Electrical power usage has always been a large and increasing cost of operating a data center.
Over the last decade, as applications have grown more sophisticated and servers more powerful, digital data has grown at an exponential rate and the deployment of storage systems has proliferated. Add to this the wired and wireless networks connecting millions of users to these systems, and the stage is set for a microcosm of the world’s energy crisis in every data center.
Fortunately, innovation in servers, storage, and networking technology – especially server and storage virtualization – have made possible an entirely new way of designing energy-efficient data centers while accommodating the need for scaling performance and capacity.
At Earth Rangers, a nonprofit organization dedicated to educating children about environmental issues, we had the opportunity to research and implement the latest virtualization technologies from the ground up in our new data center for our Earth Rangers Centre (ERC), a building with LEED (Leadership in Energy and Environmental Design) Gold designation. The ERC, located in Woodbridge, Ontario, uses 79 percent less energy than a similar 60,000-square-foot building.
The challenge was to build a data center that would contribute to the ERC’s overall energy efficiency without sacrificing the leading-edge performance our growing organization requires. We needed to house it in a small, 100-square-foot space, and we wanted it to be a showcase of the latest in green IT technology.
The first thing we settled on was a virtual server infrastructure, which eliminated 90 percent of the hardware a conventional server deployment would require, and this became the central decision that drove much of the architecture of the data center. Next, we chose power-efficient RAM-intensive blade servers to host the virtual servers, ending up with three physical blade servers running 62 virtual servers – with room for more as our needs grow.
The virtual server infrastructure, in turn, drove storage and data protection decisions. For storage, we chose one of the new generation of virtualized storage arrays – one with a full 10 terabytes of raw storage capacity – that could serve up virtual disks of any size as needed for each of my virtual servers. There is plenty of head room on this array; when more capacity is needed, another array is added and it will expand the virtual pool of available storage, mirroring the flexibility of the virtual servers.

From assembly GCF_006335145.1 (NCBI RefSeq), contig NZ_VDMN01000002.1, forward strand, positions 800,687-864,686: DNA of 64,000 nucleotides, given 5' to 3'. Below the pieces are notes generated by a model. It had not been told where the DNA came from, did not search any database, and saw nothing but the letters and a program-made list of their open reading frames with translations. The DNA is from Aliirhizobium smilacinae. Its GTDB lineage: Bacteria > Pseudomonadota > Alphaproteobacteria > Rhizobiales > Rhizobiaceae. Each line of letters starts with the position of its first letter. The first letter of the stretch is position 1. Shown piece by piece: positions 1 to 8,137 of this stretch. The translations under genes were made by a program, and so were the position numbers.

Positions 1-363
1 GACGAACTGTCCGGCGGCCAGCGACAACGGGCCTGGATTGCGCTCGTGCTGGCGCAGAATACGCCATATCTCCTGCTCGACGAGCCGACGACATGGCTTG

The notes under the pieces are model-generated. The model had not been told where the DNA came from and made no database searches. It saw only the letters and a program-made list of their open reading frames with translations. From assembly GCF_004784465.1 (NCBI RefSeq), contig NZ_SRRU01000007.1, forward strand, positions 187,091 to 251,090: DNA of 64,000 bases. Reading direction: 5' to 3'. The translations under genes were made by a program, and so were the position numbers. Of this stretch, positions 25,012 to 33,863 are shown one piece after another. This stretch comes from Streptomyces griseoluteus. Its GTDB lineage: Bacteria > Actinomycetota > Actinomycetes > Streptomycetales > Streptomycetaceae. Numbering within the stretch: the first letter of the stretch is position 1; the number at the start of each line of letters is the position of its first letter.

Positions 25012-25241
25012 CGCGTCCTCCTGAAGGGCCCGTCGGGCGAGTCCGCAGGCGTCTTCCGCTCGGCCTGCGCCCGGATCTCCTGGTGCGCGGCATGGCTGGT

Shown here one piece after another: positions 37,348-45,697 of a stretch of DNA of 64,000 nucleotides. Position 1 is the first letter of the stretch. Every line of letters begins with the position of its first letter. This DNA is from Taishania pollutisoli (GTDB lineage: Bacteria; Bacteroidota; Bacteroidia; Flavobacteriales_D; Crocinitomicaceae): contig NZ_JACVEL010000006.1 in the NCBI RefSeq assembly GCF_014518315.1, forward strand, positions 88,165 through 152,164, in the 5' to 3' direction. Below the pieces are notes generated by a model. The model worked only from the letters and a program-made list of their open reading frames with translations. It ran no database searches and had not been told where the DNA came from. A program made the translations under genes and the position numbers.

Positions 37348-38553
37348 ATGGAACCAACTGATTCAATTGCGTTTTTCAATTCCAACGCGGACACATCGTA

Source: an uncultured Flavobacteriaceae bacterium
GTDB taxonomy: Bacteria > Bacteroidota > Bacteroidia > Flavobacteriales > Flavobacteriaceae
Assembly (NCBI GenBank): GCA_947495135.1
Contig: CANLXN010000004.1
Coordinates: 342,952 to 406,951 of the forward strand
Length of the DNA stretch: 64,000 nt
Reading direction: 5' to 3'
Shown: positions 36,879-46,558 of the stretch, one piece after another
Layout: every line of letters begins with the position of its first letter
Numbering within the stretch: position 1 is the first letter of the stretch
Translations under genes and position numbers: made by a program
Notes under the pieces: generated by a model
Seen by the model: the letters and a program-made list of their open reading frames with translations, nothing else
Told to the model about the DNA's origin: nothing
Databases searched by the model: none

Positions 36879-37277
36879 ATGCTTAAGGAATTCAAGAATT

A deployment of this size using conventional servers and storage would require a data center 10 times the size. By creating a virtualized environment on the energy-efficient blades, we have saved nearly 85 percent of the energy costs compared with a non-virtualized environment.
For data protection, a disk-based backup system eliminates the need for tape-based backup and allows me to restore lost or corrupted files on a very granular level in minutes. There is an indirect positive impact on the environment with this system, since we are no longer burning fossil fuel to truck copies of our data on tape to a remote location for safe keeping. We are currently using a continuous data protection solution and site-to-site disaster recovery.
We completed the initial construction of the data center in December 2008, and as the data center grew since then, energy consumption has only doubled, even though performance has increased more than tenfold. Since the data center is embedded in an extraordinarily energy efficient building, the electricity it consumes for computing (nearly 100 kWh per day) is offset by the energy generated from the ERC’s 28 kW photovoltaic array, and the heat generated by the IT equipment will be used to warm the building and offset our heating costs in the near future. To complete the efficient use of electricity, we deployed an Ethernet routing switch enabled with power-over-Ethernet technology to facilitate the transfer of electrical power and data across the infrastructure.
Virtualization has not only saved space and energy in the data center, but with the use of virtual desktop technology and thin clients, we have reduced the need for expensive, energy-intensive desktops. Now the majority of storage and processing power is centrally located in and distributed from the data center. Not only does this save energy, but it facilitates the distribution of new software and upgrades to all staff from a central location.
The virtualized architecture of the data center saves more than 111,000 kilowatt hours a year, or the equivalent of more than 26 metric tons of carbon dioxide emissions annually. In addition to the efficiency of the data center itself, a virtual private network (VPN) allows more than half of Earth Rangers’ staff to work from home, reducing pollution caused by driving to work every day; it is estimated that our VPN capabilities can help eliminate more than 23 metric tons of greenhouse gas emissions per year.
Everything that Earth Rangers deployed in its data center is proven green technology that any organization can put to good use today. The ERC data center is living proof that the massive energy-hogging data centers of the past are not necessary for any organization to have the performance and capacity it requires, and we urge everyone to investigate how to migrate to a more energy-efficient data center with virtualization technology and other sustainability practices.
Rob DiStefano is IT systems manager for Earth Rangers, a charitable organization with a mission to inspire kids with a lasting passion to build a green future. Fadi Albatal is the vice president of product marketing at FalconStor Software, which assisted in the upgrade.